According to IRS FAQ 56, if an employer averaged more than 100 full-time employees in 2019, the employer may not treat amounts paid to employees for paid time off for vacations, holidays, sick days and other days off as qualified wages. However, if the employer averaged 100 or fewer full-time employees in 2019, all wages paid to employees during the period of the full or partial suspension of operations or the significant decline in gross receipts, even if under a pre-existing vacation, sick and other leave policy, may be qualified wages for purposes of the ERC (unless the wages are qualified sick and/or family leave wages under sections 7001 and 7003 of the Families First Coronavirus Response Act (FFCRA)).
4. How are the quarterly gross receipts determined for ERC eligibility, if gross receipts vary each quarter?
The ERC is claimed on a quarterly basis, so an employer’s eligibility for the credit and the credit amount will vary by quarter. Per the example in IRS FAQ 39, assume an employer’s gross receipts were $100,000, $190,000 and $230,000 in the first, second and third calendar quarters of 2020, respectively. Its gross receipts were $210,000, $230,000 and $250,000 in the first, second and third calendar quarters of 2019, respectively. Thus, the employer’s 2020 first-, second- and third-quarter gross receipts were approximately 48 percent, 83 percent and 92 percent of its 2019 first-, second- and third-quarter gross receipts, respectively.
Accordingly, the employer had a significant decline in gross receipts commencing on the first day of the first calendar quarter of 2020 (the calendar quarter in which gross receipts were less than 50 percent of the same quarter in 2019) and ending on the first day of the third calendar quarter of 2020 (the quarter following the quarter for which the gross receipts were more than 80 percent of the same quarter in 2019). Thus, the employer is entitled to a retention credit with respect to the first and second calendar quarters.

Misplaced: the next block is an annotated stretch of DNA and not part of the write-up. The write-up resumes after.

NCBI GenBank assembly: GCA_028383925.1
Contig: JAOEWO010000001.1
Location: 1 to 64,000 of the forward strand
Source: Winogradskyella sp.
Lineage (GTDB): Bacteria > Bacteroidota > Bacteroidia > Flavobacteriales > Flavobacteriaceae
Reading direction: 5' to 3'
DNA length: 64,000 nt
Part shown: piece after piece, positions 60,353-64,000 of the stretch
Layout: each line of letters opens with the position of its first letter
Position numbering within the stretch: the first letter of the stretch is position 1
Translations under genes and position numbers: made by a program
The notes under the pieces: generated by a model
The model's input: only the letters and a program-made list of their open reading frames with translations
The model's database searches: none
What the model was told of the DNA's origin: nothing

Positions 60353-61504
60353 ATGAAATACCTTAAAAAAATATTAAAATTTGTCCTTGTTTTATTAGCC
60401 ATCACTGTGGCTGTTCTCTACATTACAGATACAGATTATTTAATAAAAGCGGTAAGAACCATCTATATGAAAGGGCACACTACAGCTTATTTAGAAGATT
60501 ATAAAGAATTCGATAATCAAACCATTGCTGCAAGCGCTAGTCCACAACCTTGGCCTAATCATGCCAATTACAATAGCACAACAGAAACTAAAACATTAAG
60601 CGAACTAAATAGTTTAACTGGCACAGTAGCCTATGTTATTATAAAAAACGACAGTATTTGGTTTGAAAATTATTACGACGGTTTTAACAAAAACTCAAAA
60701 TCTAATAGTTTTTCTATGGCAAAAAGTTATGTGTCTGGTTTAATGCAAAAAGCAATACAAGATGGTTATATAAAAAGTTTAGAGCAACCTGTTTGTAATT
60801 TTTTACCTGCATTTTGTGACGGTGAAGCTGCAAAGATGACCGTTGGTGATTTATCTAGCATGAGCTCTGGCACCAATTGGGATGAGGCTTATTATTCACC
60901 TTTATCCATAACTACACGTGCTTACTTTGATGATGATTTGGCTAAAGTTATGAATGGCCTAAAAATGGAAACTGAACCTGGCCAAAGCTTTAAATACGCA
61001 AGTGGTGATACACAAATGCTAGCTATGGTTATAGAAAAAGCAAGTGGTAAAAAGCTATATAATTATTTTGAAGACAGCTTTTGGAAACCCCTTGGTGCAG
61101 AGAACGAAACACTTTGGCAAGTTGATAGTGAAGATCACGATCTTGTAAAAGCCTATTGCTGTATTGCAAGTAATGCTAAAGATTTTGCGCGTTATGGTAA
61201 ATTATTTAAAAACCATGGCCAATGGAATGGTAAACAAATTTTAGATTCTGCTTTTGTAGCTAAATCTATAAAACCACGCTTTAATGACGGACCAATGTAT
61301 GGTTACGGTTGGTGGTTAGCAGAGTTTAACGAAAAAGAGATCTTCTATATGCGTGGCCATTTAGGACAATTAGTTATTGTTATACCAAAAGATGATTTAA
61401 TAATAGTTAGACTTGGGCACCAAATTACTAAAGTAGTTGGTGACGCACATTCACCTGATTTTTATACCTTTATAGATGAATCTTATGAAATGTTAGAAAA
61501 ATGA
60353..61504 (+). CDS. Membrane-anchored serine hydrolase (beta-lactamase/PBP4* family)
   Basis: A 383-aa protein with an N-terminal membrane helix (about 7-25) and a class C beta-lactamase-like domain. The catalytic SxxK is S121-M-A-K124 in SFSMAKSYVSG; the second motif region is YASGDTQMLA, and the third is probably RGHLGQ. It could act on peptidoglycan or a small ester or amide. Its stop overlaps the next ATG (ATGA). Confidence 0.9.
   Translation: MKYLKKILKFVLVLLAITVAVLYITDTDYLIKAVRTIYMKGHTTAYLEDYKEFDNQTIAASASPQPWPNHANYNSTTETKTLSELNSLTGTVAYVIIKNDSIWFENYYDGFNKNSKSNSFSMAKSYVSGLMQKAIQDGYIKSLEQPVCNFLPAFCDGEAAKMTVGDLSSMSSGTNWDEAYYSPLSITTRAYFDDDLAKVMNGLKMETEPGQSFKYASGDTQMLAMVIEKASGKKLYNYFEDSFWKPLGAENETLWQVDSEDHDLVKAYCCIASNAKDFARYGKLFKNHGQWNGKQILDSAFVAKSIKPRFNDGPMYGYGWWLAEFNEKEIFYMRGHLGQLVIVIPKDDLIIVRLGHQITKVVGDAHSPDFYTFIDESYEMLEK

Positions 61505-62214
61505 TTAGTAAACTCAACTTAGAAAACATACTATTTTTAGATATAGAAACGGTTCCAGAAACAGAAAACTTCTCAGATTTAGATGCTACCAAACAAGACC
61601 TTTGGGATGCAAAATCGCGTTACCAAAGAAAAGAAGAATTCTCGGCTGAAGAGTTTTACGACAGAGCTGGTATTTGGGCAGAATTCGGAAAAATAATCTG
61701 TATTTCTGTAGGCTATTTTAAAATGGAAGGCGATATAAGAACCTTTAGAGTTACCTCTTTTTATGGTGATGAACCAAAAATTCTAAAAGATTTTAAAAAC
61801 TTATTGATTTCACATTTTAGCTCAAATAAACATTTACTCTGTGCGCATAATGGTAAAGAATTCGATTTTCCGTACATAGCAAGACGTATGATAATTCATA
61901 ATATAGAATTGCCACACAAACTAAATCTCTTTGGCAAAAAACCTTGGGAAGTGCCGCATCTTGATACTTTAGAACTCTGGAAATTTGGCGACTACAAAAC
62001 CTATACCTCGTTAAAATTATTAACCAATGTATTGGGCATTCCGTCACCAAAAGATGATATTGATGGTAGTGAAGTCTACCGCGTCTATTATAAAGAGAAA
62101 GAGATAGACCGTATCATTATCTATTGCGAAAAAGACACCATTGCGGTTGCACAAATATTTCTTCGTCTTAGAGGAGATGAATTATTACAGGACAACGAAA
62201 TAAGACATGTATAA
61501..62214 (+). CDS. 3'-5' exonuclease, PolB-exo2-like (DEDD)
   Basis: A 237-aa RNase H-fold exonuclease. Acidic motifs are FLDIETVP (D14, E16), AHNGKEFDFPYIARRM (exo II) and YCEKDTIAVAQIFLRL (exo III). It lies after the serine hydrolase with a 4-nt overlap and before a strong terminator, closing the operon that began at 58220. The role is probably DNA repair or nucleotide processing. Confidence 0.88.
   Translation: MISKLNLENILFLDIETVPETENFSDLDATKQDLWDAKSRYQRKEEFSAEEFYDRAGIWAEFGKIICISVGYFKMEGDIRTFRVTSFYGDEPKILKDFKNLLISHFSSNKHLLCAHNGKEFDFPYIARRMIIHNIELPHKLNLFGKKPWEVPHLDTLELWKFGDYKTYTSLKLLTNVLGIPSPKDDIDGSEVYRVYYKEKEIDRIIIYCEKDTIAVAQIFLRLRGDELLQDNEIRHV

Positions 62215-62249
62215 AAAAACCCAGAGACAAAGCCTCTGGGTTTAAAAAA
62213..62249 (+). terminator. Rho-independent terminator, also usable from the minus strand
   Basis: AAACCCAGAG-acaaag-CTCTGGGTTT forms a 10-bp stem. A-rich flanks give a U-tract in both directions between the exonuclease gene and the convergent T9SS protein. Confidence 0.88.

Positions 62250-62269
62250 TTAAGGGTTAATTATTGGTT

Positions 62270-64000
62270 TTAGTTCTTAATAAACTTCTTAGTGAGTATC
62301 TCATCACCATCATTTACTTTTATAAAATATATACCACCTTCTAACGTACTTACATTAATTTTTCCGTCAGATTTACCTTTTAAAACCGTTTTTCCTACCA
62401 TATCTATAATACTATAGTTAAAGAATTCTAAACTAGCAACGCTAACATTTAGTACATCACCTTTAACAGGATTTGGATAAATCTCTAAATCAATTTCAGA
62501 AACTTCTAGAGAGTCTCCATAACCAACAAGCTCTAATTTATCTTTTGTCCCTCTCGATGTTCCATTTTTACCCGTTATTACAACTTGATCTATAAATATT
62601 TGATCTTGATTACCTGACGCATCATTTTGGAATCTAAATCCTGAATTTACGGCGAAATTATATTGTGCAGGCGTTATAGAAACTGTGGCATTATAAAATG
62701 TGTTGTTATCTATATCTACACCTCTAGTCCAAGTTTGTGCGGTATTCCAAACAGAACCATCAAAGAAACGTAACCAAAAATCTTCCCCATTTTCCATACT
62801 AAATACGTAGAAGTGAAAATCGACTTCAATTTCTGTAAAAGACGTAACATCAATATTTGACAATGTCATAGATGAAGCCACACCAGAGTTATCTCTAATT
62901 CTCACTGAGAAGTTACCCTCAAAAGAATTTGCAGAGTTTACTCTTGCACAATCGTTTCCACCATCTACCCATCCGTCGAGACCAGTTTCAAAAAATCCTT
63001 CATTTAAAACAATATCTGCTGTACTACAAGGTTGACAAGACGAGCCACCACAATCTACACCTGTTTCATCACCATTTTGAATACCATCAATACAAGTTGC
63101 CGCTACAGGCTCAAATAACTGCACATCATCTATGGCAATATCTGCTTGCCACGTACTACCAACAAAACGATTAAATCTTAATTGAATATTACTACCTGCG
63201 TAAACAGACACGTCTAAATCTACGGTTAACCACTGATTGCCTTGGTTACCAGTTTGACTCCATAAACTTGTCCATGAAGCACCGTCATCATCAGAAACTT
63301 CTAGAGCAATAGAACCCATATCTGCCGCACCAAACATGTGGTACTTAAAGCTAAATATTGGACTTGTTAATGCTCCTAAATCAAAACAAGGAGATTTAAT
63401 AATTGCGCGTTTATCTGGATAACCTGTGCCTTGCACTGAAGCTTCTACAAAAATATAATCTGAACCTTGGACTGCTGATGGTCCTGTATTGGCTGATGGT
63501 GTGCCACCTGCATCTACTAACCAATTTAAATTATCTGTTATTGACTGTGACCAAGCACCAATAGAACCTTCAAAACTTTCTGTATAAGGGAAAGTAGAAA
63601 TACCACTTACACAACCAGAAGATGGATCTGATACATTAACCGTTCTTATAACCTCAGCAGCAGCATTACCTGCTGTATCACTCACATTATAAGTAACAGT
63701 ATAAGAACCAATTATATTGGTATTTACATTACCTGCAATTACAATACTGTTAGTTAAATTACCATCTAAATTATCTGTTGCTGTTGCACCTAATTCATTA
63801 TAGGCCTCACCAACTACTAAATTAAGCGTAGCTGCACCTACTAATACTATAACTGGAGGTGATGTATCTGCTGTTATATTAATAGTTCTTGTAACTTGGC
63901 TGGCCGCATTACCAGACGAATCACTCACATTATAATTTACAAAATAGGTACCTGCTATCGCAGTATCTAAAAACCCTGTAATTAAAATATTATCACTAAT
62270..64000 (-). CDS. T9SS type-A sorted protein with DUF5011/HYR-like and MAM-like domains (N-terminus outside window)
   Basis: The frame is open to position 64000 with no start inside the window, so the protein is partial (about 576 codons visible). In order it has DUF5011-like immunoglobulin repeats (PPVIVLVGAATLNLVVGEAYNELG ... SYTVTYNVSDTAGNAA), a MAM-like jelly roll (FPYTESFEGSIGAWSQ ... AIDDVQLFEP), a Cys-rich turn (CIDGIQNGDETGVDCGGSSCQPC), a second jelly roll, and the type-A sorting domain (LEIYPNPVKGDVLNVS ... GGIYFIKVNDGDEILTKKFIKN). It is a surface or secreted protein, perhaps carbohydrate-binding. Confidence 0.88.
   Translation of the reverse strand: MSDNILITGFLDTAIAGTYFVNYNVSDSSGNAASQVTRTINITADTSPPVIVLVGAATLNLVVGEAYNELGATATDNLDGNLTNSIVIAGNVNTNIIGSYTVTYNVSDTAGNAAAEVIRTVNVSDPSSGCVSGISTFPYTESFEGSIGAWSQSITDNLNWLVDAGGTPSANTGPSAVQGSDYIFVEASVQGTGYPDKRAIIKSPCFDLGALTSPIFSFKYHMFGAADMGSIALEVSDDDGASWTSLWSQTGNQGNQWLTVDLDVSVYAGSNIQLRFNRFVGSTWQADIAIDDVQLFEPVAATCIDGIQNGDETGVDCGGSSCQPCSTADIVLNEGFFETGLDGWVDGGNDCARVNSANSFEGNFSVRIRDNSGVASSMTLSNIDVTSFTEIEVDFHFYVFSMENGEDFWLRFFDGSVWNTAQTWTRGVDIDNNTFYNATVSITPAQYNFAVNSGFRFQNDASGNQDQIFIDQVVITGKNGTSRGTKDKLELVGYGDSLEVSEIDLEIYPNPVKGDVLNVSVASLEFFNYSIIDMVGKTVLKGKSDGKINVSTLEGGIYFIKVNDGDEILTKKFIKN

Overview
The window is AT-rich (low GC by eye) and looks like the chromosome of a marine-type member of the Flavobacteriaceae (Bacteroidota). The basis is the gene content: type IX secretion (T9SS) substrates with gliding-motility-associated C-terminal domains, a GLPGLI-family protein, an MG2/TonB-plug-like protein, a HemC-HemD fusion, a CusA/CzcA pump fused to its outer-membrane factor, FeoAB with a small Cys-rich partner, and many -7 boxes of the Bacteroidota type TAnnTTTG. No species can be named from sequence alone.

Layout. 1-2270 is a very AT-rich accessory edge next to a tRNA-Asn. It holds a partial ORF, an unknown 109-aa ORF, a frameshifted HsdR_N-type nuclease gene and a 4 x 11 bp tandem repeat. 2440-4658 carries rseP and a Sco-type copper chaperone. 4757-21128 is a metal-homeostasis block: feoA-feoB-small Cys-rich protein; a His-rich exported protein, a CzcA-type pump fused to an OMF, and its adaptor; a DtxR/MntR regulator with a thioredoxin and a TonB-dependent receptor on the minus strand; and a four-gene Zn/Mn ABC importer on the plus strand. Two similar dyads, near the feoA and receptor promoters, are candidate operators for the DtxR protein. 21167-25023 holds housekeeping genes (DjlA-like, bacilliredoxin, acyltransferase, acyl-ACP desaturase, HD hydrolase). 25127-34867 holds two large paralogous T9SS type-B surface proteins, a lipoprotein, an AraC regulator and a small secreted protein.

5. May an eligible employer receive both the ERC and a Small Business Interruption Loan under the Paycheck Protection Program (PPP) that is authorized under the CARES Act?
No. An eligible employer may not receive the ERC if the employer receives a Small Business Interruption Loan under the PPP that is authorized under the Coronavirus Aid, Relief, and Economic Security Act (CARES Act). An eligible employer that receives a PPP loan shouldn’t claim the ERC. IRS FAQ 81 further clarifies that even after a PPP loan is forgiven, the employer may not receive an ERC, regardless of whether and when the loan is forgiven.
Note, on May 7, 2020, the IRS released guidance in FAQ #79 that a business that applied for a PPP loan, received payment and repaid the loan by May 14, 2020, is eligible for the ERC.
6. If I’m eligible for the SBA PPP and the ERC, which option is best for my business?